news Telstra has pledged to remove the amount of self-branded applications and links it is embedding in its line-up of Android smartphones, in the wake of significant pressure from users angry about having their devices filled up with software commonly referred to as “bloatware”.
In an open letter published on Telstra’s support forums in July, one of the telco’s customers went into a great amount of detail about the problem. The forum thread attracted a throng of customers agreeing with the original poster. Many of Telstra’s mobile apps are aimed at encouraging customers to utilise value-added services such as Foxtel, which is only available to Telstra customers.
“I understand that Telstra is in the business of selling communications products and services, and I support that as a long-time and loyal customer,” they wrote. “I also understand that you wish to install branding and “added value” in your mobile phone products, to assist customers in discovering and using the other services that Telstra offers.”
“What I don’t understand is why you feel the need to afflict customers with useless and annoying modifications which permanently alter the user’s experience. Such modifications invariably reduce the value of the device to the user, resulting in customers left with a sour taste in their mouths … Telstra is knowingly and deliberately making the phones they sell worse than they would have otherwise been, in an attempt to make a few more bucks out of every user.”
The customer outlined a number of problems which Telstra Android phones suffered, such as “the vast number of pointless links, apps and shortcuts” they said Telstra tended to install on its phones, the inability to remove such additions, problems accessing applications over Wi-Fi connections, a failure to release operating system updates in a timely fashion, and even how fast Telstra is bringing new handsets to market.
“Telstra was one of the last carriers in the western world to launch the HTC Sensation, and will be similarly tardy in releasing the Samsung Galaxy S2,” they wrote. “… getting phones to market more quickly is much easier without the myriad of complex customisations and tweaks Telstra has traditionally implemented.”
In an extensive response to the post, Telstra’s general manager of device experience, David Powell, said the telco was taking the issue seriously. Telstra, he said, was progressively implementing a “revised device experience strategy”, that would allow the carrier to continue providing easy access to its services, while also recognising the desires of customers for greater control over their handsets. The new strategy had kicked off with Telstra’s release of Windows Phone 7 handsets in late 2010.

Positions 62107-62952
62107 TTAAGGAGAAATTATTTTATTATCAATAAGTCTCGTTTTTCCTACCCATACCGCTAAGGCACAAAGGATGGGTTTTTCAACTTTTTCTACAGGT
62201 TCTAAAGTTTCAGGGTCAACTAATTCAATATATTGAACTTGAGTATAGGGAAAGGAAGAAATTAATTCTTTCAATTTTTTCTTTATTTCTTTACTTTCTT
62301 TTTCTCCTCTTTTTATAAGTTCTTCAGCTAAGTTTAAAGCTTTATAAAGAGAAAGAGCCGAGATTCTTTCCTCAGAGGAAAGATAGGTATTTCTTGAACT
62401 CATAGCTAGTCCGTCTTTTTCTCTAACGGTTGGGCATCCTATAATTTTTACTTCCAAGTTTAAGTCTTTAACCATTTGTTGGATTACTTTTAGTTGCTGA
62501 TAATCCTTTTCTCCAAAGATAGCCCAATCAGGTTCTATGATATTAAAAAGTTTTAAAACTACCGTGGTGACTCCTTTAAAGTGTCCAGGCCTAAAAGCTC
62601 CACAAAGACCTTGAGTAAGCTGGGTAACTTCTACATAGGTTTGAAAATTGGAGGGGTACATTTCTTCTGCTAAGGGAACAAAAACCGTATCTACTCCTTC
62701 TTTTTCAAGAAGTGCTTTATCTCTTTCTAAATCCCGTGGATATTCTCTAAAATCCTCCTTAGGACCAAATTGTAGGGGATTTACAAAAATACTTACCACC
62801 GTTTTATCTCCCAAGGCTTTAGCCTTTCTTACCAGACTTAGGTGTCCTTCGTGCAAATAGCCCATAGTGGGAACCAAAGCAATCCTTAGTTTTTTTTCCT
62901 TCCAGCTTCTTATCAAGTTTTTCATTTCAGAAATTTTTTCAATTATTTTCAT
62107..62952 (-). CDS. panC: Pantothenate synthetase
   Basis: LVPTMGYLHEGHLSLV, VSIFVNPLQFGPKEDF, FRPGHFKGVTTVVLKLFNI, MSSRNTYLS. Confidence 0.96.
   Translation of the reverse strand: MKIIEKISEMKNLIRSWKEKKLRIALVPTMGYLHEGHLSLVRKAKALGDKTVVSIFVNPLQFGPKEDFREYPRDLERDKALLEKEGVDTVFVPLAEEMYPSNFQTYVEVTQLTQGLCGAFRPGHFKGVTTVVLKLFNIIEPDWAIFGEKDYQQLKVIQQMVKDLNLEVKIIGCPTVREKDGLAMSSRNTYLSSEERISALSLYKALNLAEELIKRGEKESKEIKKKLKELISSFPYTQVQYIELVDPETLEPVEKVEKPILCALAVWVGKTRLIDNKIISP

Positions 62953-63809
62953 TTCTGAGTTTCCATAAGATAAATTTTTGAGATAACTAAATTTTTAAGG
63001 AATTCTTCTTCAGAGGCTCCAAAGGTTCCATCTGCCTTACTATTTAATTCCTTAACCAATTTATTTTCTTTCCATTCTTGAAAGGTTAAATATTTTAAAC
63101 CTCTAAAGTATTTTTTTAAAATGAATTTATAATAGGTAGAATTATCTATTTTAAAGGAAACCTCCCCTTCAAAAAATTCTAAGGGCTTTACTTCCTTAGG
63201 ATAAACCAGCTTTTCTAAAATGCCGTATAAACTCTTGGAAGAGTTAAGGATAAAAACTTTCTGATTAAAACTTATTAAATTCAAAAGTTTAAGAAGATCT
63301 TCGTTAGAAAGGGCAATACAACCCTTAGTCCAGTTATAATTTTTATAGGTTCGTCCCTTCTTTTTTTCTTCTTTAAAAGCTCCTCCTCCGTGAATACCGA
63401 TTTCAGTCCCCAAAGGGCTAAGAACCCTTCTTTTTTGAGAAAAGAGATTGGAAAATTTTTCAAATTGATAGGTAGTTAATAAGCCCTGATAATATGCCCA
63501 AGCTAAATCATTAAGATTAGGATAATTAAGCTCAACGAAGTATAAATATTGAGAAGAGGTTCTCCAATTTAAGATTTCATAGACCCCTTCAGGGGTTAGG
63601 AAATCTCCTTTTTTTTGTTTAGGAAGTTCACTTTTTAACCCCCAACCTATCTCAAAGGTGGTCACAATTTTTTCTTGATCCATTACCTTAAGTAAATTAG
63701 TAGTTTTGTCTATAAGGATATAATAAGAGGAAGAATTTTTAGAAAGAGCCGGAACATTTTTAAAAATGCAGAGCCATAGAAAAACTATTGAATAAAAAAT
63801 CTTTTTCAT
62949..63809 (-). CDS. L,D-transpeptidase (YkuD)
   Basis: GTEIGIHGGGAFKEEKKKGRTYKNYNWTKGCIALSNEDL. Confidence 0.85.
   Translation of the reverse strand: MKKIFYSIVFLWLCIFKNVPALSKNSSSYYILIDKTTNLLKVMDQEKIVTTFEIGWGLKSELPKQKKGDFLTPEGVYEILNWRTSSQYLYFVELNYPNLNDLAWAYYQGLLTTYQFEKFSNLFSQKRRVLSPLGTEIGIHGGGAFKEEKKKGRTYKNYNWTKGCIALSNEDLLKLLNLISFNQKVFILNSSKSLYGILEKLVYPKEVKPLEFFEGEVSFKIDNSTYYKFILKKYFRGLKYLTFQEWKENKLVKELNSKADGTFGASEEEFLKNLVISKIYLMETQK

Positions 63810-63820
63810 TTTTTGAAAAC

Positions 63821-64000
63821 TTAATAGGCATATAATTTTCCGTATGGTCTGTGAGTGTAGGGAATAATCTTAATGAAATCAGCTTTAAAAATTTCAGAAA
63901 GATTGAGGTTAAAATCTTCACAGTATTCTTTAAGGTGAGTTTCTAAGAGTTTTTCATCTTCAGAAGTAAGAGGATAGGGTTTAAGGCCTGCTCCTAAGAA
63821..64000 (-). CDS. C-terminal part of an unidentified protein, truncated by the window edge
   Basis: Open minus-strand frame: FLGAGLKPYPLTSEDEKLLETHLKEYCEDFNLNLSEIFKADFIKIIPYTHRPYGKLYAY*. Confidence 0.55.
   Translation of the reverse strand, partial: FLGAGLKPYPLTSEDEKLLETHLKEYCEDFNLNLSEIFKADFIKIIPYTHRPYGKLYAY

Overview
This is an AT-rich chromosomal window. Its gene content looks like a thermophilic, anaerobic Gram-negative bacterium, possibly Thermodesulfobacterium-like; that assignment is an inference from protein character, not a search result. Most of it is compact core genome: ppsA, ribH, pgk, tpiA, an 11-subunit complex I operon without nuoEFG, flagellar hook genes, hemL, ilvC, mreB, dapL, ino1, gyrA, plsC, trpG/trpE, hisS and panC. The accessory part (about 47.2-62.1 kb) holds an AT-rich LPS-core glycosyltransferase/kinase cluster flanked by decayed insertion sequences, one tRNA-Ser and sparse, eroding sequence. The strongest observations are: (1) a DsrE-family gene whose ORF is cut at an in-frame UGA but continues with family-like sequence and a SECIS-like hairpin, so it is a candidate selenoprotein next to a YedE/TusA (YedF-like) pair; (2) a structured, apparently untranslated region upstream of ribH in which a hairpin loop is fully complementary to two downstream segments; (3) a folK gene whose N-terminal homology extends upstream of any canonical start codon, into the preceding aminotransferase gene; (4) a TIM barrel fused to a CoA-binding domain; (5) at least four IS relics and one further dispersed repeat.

Some of the changes which Telstra was making, Powell wrote, included:
- A reduced amount of pre-loaded applications on devices, with much functionality being centralised in the new TelstraOne app
- The ability to remove Telstra apps
- Making Telstra applications available through the Android Market if users wanted to install them
- Removing web links in the Android application tray. “We agree that if it isn’t an app, it doesn’t belong in the application tray,” wrote Powell.
- The ability for uses to fully customise their Android homescreen (some Telstra apps will remain on the homescreen, but the number of apps have been reduced, and customers will be able to remove them)
- Cutting the memory footprint of the TelstraOne app to free up storage space
“In addition to new devices, all Android device OS updates from Telstra going forward will feature these capabilities and features giving our customers much greater control over their devices and removing the ‘bloatware’,” wrote Powell. The executive has also continued to take follow-up questions and comments from Telstra customers on the matter.
In Australia, it is common for the major carriers to install their own software on mobile phones — especially smartphones — before sale. One of the only notable major handset lines to ship without any custom software loaded at all is Apple’s iPhone line. The phenomenon is also common to the PC, laptop and tablet markets.
Great to see Telstra finally recognising the bloatware problem and doing something about it. The telco in general has taken a much more responsive attitude to its customers over the past several years and that’s something we applaud.
Image credit: HTC